A new study has discovered how clamping the umbilical cord too early after birth could cut down the blood supply from the mother to the baby, affecting the baby's birth weight and iron stores.
The findings of the international review led by La Trobe University are in conflict with the standard practice in many Western countries of clamping and cutting the umbilical cord within a minute of birth.
Published by the Cochrane Collaboration, the new analysis found that newborns that experienced clamping more than a minute after birth had higher haemoglobin levels one to two days later and were also less likely to be iron-deficient three to six months after birth, the Sydney Morning Herald reported.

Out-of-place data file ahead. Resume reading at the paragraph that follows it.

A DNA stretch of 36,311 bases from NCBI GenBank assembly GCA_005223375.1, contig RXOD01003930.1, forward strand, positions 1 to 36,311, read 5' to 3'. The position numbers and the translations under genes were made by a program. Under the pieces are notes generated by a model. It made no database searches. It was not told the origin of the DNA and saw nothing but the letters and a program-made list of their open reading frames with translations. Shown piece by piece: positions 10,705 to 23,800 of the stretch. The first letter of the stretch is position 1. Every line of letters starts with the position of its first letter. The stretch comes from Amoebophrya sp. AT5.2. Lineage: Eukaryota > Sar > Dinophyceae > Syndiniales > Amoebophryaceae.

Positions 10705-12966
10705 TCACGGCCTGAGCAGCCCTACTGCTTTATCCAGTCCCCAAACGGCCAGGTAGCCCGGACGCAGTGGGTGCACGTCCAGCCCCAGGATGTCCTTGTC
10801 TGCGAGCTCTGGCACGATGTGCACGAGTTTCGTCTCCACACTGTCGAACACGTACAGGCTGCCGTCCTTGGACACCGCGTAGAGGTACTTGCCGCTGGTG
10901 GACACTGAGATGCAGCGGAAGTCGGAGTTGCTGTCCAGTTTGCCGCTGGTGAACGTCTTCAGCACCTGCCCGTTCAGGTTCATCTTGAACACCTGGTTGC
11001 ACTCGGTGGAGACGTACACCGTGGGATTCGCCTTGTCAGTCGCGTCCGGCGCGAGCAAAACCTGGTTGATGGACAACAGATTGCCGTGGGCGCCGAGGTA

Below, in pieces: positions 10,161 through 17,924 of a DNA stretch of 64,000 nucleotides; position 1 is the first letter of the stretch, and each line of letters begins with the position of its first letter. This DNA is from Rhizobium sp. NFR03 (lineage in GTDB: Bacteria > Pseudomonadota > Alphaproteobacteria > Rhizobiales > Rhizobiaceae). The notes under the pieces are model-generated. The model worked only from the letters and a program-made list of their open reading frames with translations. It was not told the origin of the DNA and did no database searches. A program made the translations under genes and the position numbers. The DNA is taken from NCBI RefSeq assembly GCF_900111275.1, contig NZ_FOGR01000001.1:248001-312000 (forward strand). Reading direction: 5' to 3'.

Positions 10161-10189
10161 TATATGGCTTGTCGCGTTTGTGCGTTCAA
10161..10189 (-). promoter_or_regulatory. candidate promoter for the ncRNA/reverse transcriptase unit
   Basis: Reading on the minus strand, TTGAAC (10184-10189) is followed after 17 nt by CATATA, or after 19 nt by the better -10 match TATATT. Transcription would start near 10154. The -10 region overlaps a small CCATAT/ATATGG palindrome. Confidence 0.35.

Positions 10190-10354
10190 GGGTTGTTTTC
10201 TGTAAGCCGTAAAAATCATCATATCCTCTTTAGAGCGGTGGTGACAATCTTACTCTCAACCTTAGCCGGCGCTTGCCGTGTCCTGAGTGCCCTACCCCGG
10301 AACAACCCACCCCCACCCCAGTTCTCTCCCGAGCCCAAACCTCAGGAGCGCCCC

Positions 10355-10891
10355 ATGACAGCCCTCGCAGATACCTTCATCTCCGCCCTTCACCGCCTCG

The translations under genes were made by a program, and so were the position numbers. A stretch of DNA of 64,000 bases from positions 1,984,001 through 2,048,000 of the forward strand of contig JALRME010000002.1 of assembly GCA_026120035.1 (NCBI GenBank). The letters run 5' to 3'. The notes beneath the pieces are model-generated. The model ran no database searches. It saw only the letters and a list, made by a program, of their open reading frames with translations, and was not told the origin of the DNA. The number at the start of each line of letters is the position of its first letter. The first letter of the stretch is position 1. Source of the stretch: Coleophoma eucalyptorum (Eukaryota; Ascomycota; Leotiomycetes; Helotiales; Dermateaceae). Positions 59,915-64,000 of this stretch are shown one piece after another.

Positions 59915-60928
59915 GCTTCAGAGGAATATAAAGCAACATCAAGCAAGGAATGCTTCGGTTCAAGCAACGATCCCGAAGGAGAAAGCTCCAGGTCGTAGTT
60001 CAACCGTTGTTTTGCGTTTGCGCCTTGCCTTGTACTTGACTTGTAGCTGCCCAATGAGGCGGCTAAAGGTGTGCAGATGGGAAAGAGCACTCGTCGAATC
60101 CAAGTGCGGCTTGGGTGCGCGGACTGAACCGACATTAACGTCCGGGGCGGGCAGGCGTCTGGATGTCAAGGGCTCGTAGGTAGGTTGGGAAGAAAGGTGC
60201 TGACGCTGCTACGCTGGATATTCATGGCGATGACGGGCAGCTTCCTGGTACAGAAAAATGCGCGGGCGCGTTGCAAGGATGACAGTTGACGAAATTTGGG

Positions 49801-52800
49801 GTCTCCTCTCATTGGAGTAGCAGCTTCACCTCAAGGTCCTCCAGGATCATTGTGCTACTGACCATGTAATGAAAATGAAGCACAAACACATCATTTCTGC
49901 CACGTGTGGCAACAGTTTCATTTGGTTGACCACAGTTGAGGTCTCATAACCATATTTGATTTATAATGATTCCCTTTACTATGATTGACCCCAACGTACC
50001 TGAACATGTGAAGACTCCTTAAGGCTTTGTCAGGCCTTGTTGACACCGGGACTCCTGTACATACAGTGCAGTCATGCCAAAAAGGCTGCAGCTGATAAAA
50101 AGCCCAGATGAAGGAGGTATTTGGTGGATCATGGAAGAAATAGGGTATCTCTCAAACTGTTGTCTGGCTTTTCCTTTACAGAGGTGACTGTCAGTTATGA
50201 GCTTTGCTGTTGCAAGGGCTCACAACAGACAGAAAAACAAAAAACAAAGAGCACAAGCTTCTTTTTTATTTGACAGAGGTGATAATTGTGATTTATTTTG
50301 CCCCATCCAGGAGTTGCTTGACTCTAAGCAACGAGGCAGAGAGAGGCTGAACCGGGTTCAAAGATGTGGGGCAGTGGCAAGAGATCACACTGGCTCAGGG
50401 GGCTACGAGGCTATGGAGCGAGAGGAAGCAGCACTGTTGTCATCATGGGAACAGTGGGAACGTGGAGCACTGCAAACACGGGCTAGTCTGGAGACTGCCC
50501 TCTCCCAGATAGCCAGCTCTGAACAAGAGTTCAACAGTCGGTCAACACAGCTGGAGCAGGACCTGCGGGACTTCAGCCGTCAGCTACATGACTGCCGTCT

Birth weight was also about 90 grams greater with delayed cord clamping, which could provide newborns with an extra 50 to 100 millilitres of blood.
Lead author Susan McDonald from La Trobe University and the Mercy Hospital for Women said that there is much stronger evidence to suggest that delayed cord clamping following a normal-term birth is beneficial.